He is also indicative of the wider attitudes of a certain part of British society who will use regressive concepts from a certain community as a way of “protecting” that community. The fact that Morgan will probably do more damage than good by adopting this attitude does not appear to have occurred to him. As an example of this regressive attitude to religion, race and free speech: the way he tried to stop what he saw as an insult to another person’s religious beliefs – which also seems to be equated with skin colour in many instances – smacks of the bigotry of low expectation, almost as if we cannot criticise someone’s religious beliefs in case they get angry or kill people because of it. Doesn’t this arguably show a lack of respect for Muslims’ ability to cope when their faith is under discussion or scrutiny?
If he knew what he was talking about in any way, he would maybe have engaged with Robinson on what he actually said about the Qur’an in a discussion that might have enlightened everyone there. That is the fundamental reason why we have free and open discussions and debates: to learn from each other, particularly when we might be in the wrong. All Piers Morgan did in shouting Robinson down was make himself look stupid and Robinson like even more of a Neanderthal than many people think he is already as he couldn’t actually get any of his points across. If we cannot dissociate beliefs from people, and debate those ideas without believing that we are engaging in bigotry against the people who hold those beliefs, then we as a society are screwed.
The freedom of expression, even that which we find abhorrent, is crucial for a free society, for it is what every other freedom flows from. This is what the staff at Charlie Hebdo believed, and they are now dead because they were seen as blasphemers against Islam for drawing cartoons. Piers Morgan dishonours their memory, and all those secularists, atheists and free speech advocates in Muslim majority countries like Bangladesh who are also suffering the consequences of blasphemy, by effectively arguing that no religious belief system of holy text is above scrutiny, satire or insult.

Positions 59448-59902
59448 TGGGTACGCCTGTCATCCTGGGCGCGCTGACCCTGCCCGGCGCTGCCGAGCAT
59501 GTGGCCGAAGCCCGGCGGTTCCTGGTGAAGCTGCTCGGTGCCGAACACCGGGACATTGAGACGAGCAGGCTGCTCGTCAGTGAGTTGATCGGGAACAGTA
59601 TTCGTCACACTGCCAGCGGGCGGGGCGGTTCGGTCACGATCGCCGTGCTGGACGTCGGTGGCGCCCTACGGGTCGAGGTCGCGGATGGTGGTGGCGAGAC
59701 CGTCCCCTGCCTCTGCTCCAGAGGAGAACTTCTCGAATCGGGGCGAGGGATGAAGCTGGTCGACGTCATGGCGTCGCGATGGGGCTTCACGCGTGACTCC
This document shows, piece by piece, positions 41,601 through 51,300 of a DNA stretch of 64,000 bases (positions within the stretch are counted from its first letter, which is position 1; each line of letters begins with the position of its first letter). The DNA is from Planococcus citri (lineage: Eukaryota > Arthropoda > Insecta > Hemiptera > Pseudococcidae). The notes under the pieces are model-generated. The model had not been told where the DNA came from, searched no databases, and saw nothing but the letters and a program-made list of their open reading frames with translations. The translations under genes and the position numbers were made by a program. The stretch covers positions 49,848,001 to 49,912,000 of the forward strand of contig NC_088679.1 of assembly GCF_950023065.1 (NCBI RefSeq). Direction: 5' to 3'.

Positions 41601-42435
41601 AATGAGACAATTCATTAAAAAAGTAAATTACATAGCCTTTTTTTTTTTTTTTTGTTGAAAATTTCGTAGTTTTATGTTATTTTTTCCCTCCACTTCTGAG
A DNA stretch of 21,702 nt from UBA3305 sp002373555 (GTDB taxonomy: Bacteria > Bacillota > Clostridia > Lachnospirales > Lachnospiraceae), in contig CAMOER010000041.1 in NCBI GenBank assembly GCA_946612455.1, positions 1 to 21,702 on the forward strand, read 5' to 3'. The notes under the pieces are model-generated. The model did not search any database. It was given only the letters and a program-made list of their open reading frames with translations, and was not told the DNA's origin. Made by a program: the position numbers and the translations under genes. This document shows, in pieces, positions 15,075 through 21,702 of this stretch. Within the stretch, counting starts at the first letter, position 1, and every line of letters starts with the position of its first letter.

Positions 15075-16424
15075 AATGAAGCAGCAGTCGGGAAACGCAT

Added to his attenuated relationship with the ideas of freedom of expression and of the importance of dialogue, Morgan’s attacks on what Robinson did manage to say about the Qur’an arguably proved nothing more than that he was using the opportunity and platform he enjoys to pursue a little moral grandstanding and to act as the noble white knight, thereby portraying himself as the noble warrior for minority rights against a knuckle-dragging neo-Nazi who apparently wanted to “defame” a holy book out of pure spite at non-white people.
Maybe if Morgan had actually read the Qur’an he might realise that not everything in it is peaceful. As with Christianity and Judaism, there are also violent passages in the Qur’an, including instructions to kill the infidel. He was either not aware of this or he was being disingenuous for his own gain. Maybe he also isn’t aware of the doctrine of abrogation, which means that the more violent passages take precedence over the more peaceful passages? Again, I don’t know his mind so cannot say what he knows or does not know in this area for certain.